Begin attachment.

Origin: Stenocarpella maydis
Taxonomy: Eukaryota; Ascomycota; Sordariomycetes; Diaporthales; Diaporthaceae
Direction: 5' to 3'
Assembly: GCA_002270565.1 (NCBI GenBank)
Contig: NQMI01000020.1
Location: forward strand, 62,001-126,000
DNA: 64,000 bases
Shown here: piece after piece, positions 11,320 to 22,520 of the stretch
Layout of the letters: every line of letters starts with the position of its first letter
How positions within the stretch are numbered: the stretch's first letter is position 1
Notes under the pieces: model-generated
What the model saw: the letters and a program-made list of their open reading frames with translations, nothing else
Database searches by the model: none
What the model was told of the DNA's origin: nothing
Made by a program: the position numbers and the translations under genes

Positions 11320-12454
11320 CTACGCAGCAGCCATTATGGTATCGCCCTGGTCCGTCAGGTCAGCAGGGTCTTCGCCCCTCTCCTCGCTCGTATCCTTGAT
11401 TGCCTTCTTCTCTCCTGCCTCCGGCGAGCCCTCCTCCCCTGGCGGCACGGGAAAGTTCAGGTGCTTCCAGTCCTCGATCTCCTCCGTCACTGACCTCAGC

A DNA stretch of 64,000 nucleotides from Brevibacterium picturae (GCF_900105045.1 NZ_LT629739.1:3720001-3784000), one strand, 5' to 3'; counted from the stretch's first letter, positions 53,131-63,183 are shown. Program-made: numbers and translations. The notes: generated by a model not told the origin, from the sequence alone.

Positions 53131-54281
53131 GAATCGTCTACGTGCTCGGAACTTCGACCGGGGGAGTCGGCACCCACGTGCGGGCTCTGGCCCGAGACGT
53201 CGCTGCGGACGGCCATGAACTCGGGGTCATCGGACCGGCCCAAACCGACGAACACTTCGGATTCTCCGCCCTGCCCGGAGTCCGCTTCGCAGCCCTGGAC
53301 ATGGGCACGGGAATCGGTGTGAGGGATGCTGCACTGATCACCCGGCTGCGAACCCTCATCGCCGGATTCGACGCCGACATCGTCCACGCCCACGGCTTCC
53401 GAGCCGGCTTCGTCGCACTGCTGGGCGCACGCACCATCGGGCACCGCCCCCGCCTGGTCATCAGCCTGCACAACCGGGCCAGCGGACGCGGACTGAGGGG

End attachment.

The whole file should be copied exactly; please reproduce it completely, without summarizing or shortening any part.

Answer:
Origin: Stenocarpella maydis
Taxonomy: Eukaryota; Ascomycota; Sordariomycetes; Diaporthales; Diaporthaceae
Direction: 5' to 3'
Assembly: GCA_002270565.1 (NCBI GenBank)
Contig: NQMI01000020.1
Location: forward strand, 62,001-126,000
DNA: 64,000 bases
Shown here: piece after piece, positions 11,320 to 22,520 of the stretch
Layout of the letters: every line of letters starts with the position of its first letter
How positions within the stretch are numbered: the stretch's first letter is position 1
Notes under the pieces: model-generated
What the model saw: the letters and a program-made list of their open reading frames with translations, nothing else
Database searches by the model: none
What the model was told of the DNA's origin: nothing
Made by a program: the position numbers and the translations under genes

Positions 11320-12454
11320 CTACGCAGCAGCCATTATGGTATCGCCCTGGTCCGTCAGGTCAGCAGGGTCTTCGCCCCTCTCCTCGCTCGTATCCTTGAT
11401 TGCCTTCTTCTCTCCTGCCTCCGGCGAGCCCTCCTCCCCTGGCGGCACGGGAAAGTTCAGGTGCTTCCAGTCCTCGATCTCCTCCGTCACTGACCTCAGC

A DNA stretch of 64,000 nucleotides from Brevibacterium picturae (GCF_900105045.1 NZ_LT629739.1:3720001-3784000), one strand, 5' to 3'; counted from the stretch's first letter, positions 53,131-63,183 are shown. Program-made: numbers and translations. The notes: generated by a model not told the origin, from the sequence alone.

Positions 53131-54281
53131 GAATCGTCTACGTGCTCGGAACTTCGACCGGGGGAGTCGGCACCCACGTGCGGGCTCTGGCCCGAGACGT
53201 CGCTGCGGACGGCCATGAACTCGGGGTCATCGGACCGGCCCAAACCGACGAACACTTCGGATTCTCCGCCCTGCCCGGAGTCCGCTTCGCAGCCCTGGAC
53301 ATGGGCACGGGAATCGGTGTGAGGGATGCTGCACTGATCACCCGGCTGCGAACCCTCATCGCCGGATTCGACGCCGACATCGTCCACGCCCACGGCTTCC
53401 GAGCCGGCTTCGTCGCACTGCTGGGCGCACGCACCATCGGGCACCGCCCCCGCCTGGTCATCAGCCTGCACAACCGGGCCAGCGGACGCGGACTGAGGGG